|Publication number||US4678882 A|
|Application number||US 06/815,318|
|Publication date||Jul 7, 1987|
|Filing date||Jan 3, 1986|
|Priority date||Jul 5, 1983|
|Publication number||06815318, 815318, US 4678882 A, US 4678882A, US-A-4678882, US4678882 A, US4678882A|
|Inventors||Timothy H. Bohrer, Thomas D. Pawlowski, Richard K. Brown|
|Original Assignee||James River-Norwalk|
|Export Citation||BiBTeX, EndNote, RefMan|
|Patent Citations (13), Referenced by (95), Classifications (22), Legal Events (10)|
|External Links: USPTO, USPTO Assignment, Espacenet|
This application is a continuation of application Ser. No. 735,576, filed 5/20/85 now abandoned which is a divisional of application Ser. No. 510,735, filed July 5, 1983, now U.S. Pat. No. 4,553,010.
This invention relates to a packaging container for cooking particulate food items such as popcorn in a microwave oven, to a method for using such a container, and, in particular, to an expandable disposable paperboard container suitable for packaging particulate food items when collapsed and for facilitating microwave heating of the food items when expanded.
The development of microwave cooking has had an enormous impact on commercial, industrial and home food preparation. The high speed with which cooking occurs and the broad array of materials suitable for use in microwave ovens have engendered a large number of new uses for microwave ovens. One such use is the popping of kernels of corn. Due to the violent movement of popcorn during the popping process and to the expanded volume of space occupied by the popped corn, an enclosed container for the corn kernels and cooking oil, if used, is indispensible. However, use of this kind of container requires difficult choices among sometimes conflicting performance goals.
One such choice is presented by the alternative materials available to construct the container. A container formed of rigid material, such as microwave transmissive plastic as illustrated in U.S. Pat. No. 4,156,806 to Teich et al, has the advantage of being suitable for reuse but is totally unsatisfactory as a popcorn shipping and dispensing container due to its susceptibility to breakage, its substantial volume and its relatively high cost of manufacture. A container constructed from a disposable material such as paper overcomes many of the disadvantages of rigid reusable containers, but raises questions concerning efficiency and adequate heat dispersal. An early attempt to produce a satisfactory paperboard container is illustrated in U.S. Pat. No. 3,973,045 to Brandberg et al. The container of this patent is a compact qussetted bag made from two plys of paper and has a flexible body which expands to accommodate the increased volume of popped popcorn. While the Brandberg container functions desirably for its intended purpose, it still leaves up to 25 percent of the corn kernels unpopped and 5 percent burned after exposure for approximately two and one half minutes to microwave energy. Other types of expandable paperboard cartons suitable for popping popcorn in a microwave oven are disclosed in U.S. Pat. Nos. 4,279,933 to Astin et al and 4,260,101 to Webinger.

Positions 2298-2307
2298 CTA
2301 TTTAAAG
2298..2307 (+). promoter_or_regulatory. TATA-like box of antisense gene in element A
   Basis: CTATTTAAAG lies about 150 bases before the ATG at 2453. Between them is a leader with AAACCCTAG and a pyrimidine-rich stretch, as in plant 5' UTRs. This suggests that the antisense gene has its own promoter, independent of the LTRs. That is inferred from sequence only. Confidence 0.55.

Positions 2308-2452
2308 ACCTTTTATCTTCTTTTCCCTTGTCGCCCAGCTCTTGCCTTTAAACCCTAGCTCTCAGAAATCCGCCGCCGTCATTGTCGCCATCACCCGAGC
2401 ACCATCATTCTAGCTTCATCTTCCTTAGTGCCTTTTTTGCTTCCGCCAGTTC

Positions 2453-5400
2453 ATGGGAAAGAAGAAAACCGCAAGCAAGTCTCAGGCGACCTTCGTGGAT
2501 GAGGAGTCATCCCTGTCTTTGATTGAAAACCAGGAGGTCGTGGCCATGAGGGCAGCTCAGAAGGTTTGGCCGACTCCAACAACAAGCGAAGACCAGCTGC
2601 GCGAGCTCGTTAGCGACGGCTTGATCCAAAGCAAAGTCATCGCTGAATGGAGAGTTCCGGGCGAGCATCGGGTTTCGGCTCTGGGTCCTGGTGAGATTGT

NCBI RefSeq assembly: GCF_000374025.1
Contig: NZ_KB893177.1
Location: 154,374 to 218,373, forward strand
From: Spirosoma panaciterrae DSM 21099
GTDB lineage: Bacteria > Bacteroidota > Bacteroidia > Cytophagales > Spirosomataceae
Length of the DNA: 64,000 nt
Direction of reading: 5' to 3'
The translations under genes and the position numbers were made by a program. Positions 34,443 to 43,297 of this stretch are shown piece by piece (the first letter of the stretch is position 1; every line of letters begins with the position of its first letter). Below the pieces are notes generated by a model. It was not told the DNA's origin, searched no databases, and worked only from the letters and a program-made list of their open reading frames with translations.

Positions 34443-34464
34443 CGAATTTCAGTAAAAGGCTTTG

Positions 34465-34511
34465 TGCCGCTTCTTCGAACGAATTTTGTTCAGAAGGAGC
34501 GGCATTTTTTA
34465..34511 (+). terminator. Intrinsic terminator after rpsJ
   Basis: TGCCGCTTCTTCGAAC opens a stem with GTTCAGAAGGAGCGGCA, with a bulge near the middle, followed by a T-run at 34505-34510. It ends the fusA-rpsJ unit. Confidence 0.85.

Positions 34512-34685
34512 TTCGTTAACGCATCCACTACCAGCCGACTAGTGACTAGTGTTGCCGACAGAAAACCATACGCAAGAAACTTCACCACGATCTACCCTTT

A variety of patents disclose other efforts to remedy the various deficiencies of known containers for the popping of kernels of corn in a microwave oven. For example, a number of solutions involving more efficient use of heat have been proposed to reduce the percentage of corn kernels left unpopped. Some improvement was derived by increasing the heat applied to unpopped corn kernels through use of a dual compartment container, as disclosed in the patent to Brandberg et al (U.S. Pat. No. 4,038,425). The container of this patent has a large upper compartment with inclined walls slanting towards a second lower compartment containing hot melted fat. Unpopped corn kernels are caused to fall back under the force of gravity into the heated lower compartment by sliding or rolling down the walls of the upper compartment.
The patents of Teich et al (U.S. Pat. No. 4,156,806, discussed above,) and to Ishino et al (U.S. Pat. No. 4,335,291) disclose a different approach to improving the efficiency of a popcorn container. In particular, the containers disclosed in these patents rely primarily on concentrating microwave energy at the base of a conically shaped bowl where corn kernels are clumped for the alleged purpose of improving the efficiency and speed of popping. One embodiment disclosed in the Teich et al patent uses a microwave lossy powdered or particulate material in the base area. The lossy material itself heats up and radiates that heat to the kernels located close to it, thereby adding to the heat induced in the corn kernels by direct impingement of the microwaves on the kernels. However, clumping corn kernels in one area of a popping container causes some of the kernels to rest substantially away from the heat generated by the lossy material and, thus, to pop more slowly and less efficiently since they receive a minimal amount of additional heat from the microwave lossy material in the popping container.